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Recommended Reading


On Awe, Wonder And Things That Sustain You When The World Goes Dark.

By: Julia Baird

The 'light within' that Julia Baird calls 'phosphorescence'.

This is a beautiful, intimate and inspiring investigation into how we can find and nurture within ourselves that essential quality of internal happiness which will sustain us even through the darkest times.

Over the last decade, we have become better at knowing what brings us contentment, well-being, and joy. We know, for example, that there are a few core truths to science of happiness. We know that being kind and altruistic makes us happy, that turning off devices, talking to people, forging relationships, living with meaning, and delving into the concerns of others offer our best chance at achieving happiness. But how do we retain happiness? It often slips out of our hands as quickly as we find it. So, when we are exposed to, or learn, good things, how do we continue to burn with them?

And more than that, when our world goes dark, when we're overwhelmed by illness or heartbreak, loss or pain, how do we survive, stay alive or even bloom? In the muck and grit of a daily existence full of disappointments and a disturbing lack of control over many of the things that matter most - finite relationships, fragile health, fraying economies, a planet in peril - how do we find, nurture and carry our own inner, living light - a light to ward off the darkness?

Absorbing, achingly beautiful, inspiring and deeply moving, Julia Baird has written exactly the book we need for these times.

About the Author

Julia Baird is a globally renowned author and award-winning journalist. She hosts The Drum on ABC TV and writes columns for The New York Times and The Sydney Morning Herald. After the publication of her first book, Media Tarts - based on her history PhD on the portrayal of female politicians - she moved to the United States to take up a fellowship at the Harvard Kennedy School. In 2007, she became senior editor of Newsweek in New York. Her work has earned her four Walkley Our Watch awards, a Walkley Award for team election reporting, and two further Walkley nominations.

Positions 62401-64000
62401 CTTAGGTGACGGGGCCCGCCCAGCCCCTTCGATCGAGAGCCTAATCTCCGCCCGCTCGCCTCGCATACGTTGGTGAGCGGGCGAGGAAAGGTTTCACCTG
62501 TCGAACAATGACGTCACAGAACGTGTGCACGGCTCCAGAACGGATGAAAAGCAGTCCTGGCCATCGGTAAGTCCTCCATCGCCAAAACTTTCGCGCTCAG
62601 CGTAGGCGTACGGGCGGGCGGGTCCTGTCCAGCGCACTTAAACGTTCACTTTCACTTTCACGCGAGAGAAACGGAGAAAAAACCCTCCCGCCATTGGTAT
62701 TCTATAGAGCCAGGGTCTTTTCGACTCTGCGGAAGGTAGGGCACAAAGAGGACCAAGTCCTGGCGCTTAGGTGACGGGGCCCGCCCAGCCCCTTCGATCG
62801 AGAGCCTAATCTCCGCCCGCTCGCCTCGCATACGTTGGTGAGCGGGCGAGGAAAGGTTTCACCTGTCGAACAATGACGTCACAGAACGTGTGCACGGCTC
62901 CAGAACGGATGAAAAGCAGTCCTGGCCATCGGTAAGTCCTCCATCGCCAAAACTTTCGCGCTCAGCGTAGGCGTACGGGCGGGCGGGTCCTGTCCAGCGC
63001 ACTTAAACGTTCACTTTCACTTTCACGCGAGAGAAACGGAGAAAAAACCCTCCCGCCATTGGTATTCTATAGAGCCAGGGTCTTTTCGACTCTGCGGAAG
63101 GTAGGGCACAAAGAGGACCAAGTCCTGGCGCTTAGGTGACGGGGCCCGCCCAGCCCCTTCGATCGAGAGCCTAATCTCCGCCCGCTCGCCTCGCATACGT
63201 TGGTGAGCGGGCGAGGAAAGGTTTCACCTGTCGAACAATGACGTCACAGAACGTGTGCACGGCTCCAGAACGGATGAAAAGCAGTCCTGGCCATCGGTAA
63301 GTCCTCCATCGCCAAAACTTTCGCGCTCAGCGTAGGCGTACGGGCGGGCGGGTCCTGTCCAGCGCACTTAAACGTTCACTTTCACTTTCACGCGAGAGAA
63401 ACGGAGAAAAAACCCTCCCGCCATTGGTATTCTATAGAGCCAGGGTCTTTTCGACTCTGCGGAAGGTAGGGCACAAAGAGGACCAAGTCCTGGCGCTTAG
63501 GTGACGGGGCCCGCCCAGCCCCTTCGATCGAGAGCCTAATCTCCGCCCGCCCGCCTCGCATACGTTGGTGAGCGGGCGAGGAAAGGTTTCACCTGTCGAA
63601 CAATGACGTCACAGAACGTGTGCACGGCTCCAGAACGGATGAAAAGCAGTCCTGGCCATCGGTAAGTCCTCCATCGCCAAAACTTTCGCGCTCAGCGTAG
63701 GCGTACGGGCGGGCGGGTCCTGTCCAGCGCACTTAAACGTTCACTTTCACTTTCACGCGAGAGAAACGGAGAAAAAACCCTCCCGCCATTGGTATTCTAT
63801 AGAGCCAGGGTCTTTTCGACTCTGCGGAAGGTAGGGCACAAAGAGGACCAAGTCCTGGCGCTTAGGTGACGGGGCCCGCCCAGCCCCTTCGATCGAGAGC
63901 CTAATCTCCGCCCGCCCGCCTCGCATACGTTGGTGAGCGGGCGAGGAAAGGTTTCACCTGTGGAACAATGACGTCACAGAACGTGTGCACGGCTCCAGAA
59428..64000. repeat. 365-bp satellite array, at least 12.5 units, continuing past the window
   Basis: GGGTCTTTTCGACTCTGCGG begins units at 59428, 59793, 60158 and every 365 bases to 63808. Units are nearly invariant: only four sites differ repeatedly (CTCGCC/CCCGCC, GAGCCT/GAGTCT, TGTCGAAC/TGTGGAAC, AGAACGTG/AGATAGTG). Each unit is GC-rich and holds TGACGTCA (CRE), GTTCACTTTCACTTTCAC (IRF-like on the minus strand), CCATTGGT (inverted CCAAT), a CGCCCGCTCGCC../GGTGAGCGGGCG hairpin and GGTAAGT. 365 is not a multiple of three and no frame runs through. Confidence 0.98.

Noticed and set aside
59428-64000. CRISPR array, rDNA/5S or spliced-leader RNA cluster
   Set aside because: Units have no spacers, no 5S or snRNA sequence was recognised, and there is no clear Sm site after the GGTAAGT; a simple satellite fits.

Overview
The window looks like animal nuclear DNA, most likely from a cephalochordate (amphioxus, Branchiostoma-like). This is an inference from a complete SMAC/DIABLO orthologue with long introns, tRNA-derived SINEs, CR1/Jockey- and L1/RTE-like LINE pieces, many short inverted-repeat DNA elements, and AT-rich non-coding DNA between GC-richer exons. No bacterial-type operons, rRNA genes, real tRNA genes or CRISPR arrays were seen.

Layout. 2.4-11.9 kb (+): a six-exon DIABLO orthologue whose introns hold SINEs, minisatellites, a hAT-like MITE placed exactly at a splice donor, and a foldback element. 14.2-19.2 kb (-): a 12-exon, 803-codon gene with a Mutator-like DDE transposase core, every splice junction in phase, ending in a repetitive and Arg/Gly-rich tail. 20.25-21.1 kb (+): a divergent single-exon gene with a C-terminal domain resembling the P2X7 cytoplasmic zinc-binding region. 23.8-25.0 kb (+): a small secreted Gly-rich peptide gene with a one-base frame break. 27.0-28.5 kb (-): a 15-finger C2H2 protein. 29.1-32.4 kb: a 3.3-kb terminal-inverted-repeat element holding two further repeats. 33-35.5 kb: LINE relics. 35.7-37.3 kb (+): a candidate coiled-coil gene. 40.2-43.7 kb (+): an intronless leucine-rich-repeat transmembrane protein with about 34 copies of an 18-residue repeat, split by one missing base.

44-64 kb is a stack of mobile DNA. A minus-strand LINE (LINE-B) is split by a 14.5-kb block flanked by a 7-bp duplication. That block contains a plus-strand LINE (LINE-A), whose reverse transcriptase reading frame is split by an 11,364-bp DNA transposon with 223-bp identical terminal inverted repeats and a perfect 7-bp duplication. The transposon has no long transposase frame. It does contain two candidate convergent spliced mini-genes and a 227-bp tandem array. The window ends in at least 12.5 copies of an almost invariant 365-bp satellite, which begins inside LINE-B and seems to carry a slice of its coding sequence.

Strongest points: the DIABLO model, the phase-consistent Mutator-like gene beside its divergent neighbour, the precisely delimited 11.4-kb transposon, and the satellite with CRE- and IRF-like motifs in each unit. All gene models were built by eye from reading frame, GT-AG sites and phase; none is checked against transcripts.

MESHI. A personal history of Japanese food.


For Katherine Tamiko Arguile, the Japanese food her mother cooked was a portal to a part of her that sometimes felt lost in the past. In Japan, food is never just food: it expresses a complex and fascinating history, and is tied to tradition and spirituality intrinsic to Japanese culture. Exploring the meals of her childhood through Japan's twenty-four sekki (seasons), Katherine untangles the threads of meaning, memory and ritual woven through every glistening bowl of rice, every tender slice of sashimi and each steaming cup of green tea. With rich, visceral prose, vivid insight and searing emotional honesty, Meshi ('rice' or 'meal') reveals the culture and spirit of one of the world's most beloved cuisines.

No Spin. The Autobiography of the Late, Great Shane Warne.

The Autobiography of the Late, Great Shane Warne.

Everyone knows the story, or thinks they do. The leg-spinner who rewrote the record books. One of Wisden's five cricketers of the twentieth century. A sporting idol across the globe. A magnet for the tabloids. But the millions of words written and spoken about Shane Warne since his explosive arrival on the Test cricket scene in 1992 have only scratched the surface. The real story has remained untold. In No Spin, Shane sets the record straight. From his extraordinary family history to his childhood as a budding Aussie Rules footballer in suburban Melbourne. From the legendary 'Gatting ball' to his history-making 700th Test wicket. From the controversy surrounding the diuretic pill in South Africa to his high-profile relationship with Hollywood star Elizabeth Hurley. Nothing is off limits, and Shane tackles it all with his trademark directness and humour.

The Tattooist of Aushwitz

The Tattooist of Auschwitz

It is a Fiction, but is based on a real story: